Dylan transforms everything on Shadows in the Night — 10 slow-dance covers, mostly romantic standards from the pre-rock era of American popular songwriting — into a barely-there noir of bowed bass and throaty shivers of electric guitar.
A concept album about history, memory, movement, loss and love, the emotional tone here — a wry, wistful melancholy — is pretty straightforward, a function of Newsom's tightened focus.
It's no big shock to hear him big-upping Wilco's Jeff Tweedy (and even nicking one of his tunes) on this album, where he cleverly juggles genres and often leans on his somber singer-songwriter side.
Chance the Rapper's 2013 mixtape Acid Rap marked him as one of the brightest new voices in hip-hop. For his next move, he's swerved left, collaborating with a crew of Chicago pals led by Nico Segal (a.k.a. Donnie Trumpet) on a warm, evocative pop-soul-jazz album that comes straight from the heart.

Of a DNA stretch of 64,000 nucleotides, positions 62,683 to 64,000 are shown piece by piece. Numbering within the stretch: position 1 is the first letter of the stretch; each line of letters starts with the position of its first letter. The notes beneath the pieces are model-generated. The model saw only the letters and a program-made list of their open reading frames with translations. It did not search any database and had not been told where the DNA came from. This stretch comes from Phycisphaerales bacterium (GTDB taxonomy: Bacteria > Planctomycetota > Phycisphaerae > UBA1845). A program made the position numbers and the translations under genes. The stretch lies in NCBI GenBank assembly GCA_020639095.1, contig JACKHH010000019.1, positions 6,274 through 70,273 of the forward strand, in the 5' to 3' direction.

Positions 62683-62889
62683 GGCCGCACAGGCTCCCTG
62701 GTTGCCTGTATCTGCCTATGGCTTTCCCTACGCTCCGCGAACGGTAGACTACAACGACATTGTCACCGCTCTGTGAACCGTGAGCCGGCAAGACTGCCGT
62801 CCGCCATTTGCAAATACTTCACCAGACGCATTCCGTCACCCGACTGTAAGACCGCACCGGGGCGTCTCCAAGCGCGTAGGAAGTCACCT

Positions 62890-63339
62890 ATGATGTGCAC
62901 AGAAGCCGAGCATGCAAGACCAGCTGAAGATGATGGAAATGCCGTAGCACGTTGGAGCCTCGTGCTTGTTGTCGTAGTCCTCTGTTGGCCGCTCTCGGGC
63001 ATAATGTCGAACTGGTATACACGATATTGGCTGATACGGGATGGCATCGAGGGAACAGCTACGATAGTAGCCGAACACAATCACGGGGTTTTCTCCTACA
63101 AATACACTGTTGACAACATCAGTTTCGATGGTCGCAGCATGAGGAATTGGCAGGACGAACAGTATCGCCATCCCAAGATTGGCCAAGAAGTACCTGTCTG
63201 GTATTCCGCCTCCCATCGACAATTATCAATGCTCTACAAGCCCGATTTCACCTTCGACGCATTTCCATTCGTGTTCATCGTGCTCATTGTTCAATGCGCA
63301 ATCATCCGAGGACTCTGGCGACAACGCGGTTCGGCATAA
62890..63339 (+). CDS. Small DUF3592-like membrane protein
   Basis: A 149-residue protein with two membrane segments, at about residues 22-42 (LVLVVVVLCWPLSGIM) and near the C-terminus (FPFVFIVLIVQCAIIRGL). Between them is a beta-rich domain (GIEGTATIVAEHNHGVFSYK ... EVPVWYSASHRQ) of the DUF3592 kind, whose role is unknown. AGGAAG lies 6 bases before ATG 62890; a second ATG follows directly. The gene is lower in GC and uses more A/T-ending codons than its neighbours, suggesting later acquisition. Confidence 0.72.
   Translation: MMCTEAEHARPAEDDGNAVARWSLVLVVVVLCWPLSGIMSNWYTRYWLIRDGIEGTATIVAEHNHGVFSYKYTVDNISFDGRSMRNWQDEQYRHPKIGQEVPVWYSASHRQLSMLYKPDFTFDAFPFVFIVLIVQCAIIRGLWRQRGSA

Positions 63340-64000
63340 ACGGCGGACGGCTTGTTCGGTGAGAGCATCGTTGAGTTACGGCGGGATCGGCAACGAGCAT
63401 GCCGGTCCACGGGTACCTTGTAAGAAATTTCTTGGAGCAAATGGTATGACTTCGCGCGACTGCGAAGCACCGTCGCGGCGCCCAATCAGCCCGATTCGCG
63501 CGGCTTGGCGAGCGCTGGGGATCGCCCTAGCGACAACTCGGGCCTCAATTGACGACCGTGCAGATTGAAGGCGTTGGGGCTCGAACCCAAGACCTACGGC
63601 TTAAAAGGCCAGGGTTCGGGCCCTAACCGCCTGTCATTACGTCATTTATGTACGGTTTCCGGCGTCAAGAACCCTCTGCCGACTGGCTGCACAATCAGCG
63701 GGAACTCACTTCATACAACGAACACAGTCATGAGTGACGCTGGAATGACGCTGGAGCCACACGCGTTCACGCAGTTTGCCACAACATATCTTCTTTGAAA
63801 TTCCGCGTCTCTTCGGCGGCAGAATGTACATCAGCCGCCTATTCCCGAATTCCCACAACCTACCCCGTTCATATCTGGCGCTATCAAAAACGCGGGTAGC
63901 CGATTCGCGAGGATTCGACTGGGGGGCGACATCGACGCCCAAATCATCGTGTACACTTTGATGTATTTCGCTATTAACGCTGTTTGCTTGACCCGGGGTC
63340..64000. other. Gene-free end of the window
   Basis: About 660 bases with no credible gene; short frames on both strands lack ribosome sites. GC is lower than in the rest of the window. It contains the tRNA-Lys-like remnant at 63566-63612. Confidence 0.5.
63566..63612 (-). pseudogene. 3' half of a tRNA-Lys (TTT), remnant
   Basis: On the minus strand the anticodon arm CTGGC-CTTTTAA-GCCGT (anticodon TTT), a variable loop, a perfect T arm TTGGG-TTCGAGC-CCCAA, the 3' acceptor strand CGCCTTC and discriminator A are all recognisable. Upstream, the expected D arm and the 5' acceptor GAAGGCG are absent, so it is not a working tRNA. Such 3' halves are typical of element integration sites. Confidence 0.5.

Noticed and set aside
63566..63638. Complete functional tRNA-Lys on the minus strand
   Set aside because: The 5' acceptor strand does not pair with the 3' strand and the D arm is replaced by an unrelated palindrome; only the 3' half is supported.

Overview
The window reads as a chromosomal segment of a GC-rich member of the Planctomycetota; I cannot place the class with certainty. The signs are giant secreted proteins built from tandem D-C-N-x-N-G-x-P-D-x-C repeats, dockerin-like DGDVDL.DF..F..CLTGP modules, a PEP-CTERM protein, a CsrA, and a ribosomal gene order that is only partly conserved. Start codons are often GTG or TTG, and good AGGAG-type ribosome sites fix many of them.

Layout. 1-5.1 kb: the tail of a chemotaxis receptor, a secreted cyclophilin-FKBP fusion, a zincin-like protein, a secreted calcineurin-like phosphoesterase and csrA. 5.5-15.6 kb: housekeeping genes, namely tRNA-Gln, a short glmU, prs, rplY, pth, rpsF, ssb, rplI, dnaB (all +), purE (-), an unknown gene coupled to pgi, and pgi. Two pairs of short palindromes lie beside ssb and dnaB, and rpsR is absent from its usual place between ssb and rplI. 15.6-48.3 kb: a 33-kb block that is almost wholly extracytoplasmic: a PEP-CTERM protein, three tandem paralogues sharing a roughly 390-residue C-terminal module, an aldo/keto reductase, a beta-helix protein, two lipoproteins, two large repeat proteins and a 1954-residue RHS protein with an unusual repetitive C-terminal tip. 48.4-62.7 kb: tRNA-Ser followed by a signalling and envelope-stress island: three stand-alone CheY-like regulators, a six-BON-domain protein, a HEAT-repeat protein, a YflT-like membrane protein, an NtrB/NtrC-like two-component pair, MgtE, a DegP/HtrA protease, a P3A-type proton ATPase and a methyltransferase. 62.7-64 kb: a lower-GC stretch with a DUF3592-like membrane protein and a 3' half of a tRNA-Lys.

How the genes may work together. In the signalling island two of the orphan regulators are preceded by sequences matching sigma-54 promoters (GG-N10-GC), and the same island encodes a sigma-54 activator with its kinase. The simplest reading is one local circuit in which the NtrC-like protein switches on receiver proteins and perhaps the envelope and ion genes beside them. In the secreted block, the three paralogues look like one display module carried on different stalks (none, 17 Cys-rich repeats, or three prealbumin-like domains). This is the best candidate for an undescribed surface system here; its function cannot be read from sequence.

Upping the spectacle from Fear Fun, his 2012 debut, I Love You, Honeybear is an autobiographical set about love, marriage and derangement that's both ironic and empathic.
Yours, Dreamily, takes what Auerbach does at his best, in and out of the Keys — confessional, texturally enriched blues propelled with garage-rock force — and adds a riveting jump in eccentricity.
Whether she's holding notes with the strength of a suspension bridge or enjoying a rare lighthearted "whoo-hoo!" on "Sweetest Devotion," her incredible phrasing – the way she can infuse any line with nuance and power – is more proof that she's among the greatest interpreters of romantic lyrics.
If we're talking insurgent content and currency, Lamar straight up owns rap relevancy on Butterfly, whatever challengers to the throne barely visible in his dusty rear-view.